Skip to main content Castleton Third Party Header

Rutland Welcomes Syrian Refugees: Learning Resources: More stories of migrants, refugees, and civil war

A collection of resources to help our community prepare to welcome Syrian and other refugees by learning more about their region, their cultures, and about refugees in general.

Lists of relevant films and books

Books and Films About Refugees and US Refugee Resettlement
from Administration for Children and Families of U.S. HHS (pdf)

Films about Refugees and Resettlement
from Austin Refugee Roundtable

Some films

Films about challenging situations faced by children around the world

   

God Grew Tired of Us: The Story of the Lost Boys of Sudan
 

"Explores the indomitable spirit of three "Lost Boys" from the Sudan who are forced to leave their homeland due to a tumultuous civil war. Chronicles their triumph over seemingly insurmountable adversities and a relocation to the United States, where the Lost Boys build active and fulfilling new lives but remain deeply committed to helping friends and family they have left behind."

Trailer

   

Lost Boys of Sudan
 

"Follows two Sudanese refugees on an extraordinary journey from Africa to America. Orphaned as young boys in one of Africa's cruelest civil wars, Peter Dut and Santino Chuor survived lion attacks and militia gunfire to reach a refugee camp in Kenya along with thousands of other children. From there, remarkably, they were chosen to come to America. Safe at last from physical danger and hunger, a world away from home, they find themselves confronted with the abundance and alienation of contemporary American suburbia"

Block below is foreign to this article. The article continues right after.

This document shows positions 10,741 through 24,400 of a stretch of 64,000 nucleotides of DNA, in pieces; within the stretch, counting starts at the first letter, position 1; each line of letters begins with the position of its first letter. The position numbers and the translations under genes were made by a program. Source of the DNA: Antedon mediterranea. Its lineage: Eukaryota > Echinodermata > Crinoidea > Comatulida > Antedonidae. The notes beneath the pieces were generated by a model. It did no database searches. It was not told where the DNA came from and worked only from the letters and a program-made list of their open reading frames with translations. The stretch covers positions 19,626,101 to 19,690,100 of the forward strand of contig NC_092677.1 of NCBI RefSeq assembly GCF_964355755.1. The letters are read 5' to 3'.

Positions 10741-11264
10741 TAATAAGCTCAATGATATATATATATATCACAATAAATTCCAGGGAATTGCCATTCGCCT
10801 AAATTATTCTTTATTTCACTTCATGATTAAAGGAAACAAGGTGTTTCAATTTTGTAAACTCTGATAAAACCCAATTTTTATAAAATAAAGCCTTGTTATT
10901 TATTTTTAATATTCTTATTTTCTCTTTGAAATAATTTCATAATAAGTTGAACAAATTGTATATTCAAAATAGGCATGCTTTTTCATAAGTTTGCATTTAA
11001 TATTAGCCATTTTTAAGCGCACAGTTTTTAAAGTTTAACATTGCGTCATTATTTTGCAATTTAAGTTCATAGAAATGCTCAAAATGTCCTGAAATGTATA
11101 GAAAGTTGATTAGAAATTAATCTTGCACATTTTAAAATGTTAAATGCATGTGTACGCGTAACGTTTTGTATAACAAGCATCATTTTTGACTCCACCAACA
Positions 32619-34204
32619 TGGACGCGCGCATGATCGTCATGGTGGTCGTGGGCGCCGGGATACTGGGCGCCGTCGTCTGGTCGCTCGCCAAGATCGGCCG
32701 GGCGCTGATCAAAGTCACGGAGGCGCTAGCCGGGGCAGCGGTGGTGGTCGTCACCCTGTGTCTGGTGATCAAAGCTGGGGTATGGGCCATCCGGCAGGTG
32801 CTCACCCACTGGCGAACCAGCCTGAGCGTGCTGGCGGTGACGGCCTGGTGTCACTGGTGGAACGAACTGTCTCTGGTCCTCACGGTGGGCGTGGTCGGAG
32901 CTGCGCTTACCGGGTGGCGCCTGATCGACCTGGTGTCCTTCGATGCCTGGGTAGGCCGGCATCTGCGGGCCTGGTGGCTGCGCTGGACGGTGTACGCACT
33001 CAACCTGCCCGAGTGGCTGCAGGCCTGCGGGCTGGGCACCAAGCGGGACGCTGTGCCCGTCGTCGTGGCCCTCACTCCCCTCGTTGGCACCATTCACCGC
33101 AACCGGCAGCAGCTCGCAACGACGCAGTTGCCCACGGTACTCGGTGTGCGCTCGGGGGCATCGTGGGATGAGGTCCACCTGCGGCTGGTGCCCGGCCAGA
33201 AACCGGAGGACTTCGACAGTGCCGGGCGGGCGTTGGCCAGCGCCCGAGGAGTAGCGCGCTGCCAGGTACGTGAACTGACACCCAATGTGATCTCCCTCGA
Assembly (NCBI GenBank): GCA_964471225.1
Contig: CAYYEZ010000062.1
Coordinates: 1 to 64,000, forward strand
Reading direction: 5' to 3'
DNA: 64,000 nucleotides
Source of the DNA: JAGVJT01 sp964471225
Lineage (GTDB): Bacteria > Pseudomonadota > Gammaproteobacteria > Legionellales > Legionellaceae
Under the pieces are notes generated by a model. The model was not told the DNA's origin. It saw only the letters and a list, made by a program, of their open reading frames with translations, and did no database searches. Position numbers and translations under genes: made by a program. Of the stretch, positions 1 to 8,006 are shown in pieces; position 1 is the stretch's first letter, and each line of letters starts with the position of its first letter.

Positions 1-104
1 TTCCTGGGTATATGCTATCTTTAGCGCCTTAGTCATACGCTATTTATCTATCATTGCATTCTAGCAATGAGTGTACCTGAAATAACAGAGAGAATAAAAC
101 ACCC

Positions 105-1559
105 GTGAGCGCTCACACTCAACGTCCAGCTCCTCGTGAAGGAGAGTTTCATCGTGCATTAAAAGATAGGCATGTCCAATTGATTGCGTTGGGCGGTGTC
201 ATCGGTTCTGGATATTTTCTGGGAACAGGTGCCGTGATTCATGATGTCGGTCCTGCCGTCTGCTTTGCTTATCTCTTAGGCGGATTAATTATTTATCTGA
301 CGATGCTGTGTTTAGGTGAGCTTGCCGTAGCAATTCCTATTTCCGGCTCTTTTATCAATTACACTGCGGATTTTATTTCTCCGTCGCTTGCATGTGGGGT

Trailer

   

Turtles Can Fly
 

"Near the Iraqi-Turkish border on the eve of an American invasion, refugee children like 13-year-old Kak (Ebrahim), gauge and await their fate."

Trailer

   


All About Darfur
Streaming video through CU Films on Demand subscription.  Log-in required for off-campus access.

"Up until now the perilous events in Darfur has been explained by outsiders... Sudanese filmmaker Taghreed Elsanhouri talks with ordinary Sudanese in outdoor tea shops, markets, refugee camps and living rooms about how deeply rooted prejudices could suddenly burst into a wild fire of ethnic violence" 

West Beirut

A feature film about the civil war in Lebanon

In April, 1975, civil war breaks out; Beirut is partitioned along a Moslem-Christian line. Tarek is in high school, making Super 8 movies with his friend, Omar. At first the war is a lark: school has closed, the violence is fascinating, getting from West to East is a game. His mother wants to leave; his father refuses. Tarek spends time with May, a Christian, orphaned and living in his building. By accident, Tarek goes to an infamous brothel in the war-torn Olive Quarter, meeting its legendary madam, Oum Walid. He then takes Omar and May there using her underwear as a white flag for safe passage. Family tensions rise. As he comes of age, the war moves inexorably from adventure to tragedy.

Books

For further reading

Memoirs and Fiction